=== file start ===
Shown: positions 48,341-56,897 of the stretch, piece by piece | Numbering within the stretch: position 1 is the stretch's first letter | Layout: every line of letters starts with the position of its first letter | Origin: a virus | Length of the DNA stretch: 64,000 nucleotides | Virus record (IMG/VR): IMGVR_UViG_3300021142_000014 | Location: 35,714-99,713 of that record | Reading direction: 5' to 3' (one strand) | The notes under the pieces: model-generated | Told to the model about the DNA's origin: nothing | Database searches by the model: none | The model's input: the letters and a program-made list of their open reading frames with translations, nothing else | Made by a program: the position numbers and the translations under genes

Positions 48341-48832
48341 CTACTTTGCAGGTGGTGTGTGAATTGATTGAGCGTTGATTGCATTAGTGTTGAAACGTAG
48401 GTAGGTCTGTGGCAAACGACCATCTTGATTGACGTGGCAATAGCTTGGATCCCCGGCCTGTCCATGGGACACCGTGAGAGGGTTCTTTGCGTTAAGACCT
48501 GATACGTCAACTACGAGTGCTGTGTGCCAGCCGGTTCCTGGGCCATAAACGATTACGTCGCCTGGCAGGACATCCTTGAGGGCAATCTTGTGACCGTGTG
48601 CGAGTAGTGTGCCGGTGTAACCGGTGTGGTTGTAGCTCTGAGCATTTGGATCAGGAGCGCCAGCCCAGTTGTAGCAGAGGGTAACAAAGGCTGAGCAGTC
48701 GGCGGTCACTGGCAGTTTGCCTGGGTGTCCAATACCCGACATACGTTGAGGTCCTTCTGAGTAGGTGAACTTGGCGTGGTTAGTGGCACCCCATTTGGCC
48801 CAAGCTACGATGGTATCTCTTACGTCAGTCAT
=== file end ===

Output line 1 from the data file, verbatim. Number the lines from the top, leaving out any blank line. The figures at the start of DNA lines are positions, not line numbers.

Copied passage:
Shown: positions 48,341-56,897 of the stretch, piece by piece | Numbering within the stretch: position 1 is the stretch's first letter | Layout: every line of letters starts with the position of its first letter | Origin: a virus | Length of the DNA stretch: 64,000 nucleotides | Virus record (IMG/VR): IMGVR_UViG_3300021142_000014 | Location: 35,714-99,713 of that record | Reading direction: 5' to 3' (one strand) | The notes under the pieces: model-generated | Told to the model about the DNA's origin: nothing | Database searches by the model: none | The model's input: the letters and a program-made list of their open reading frames with translations, nothing else | Made by a program: the position numbers and the translations under genes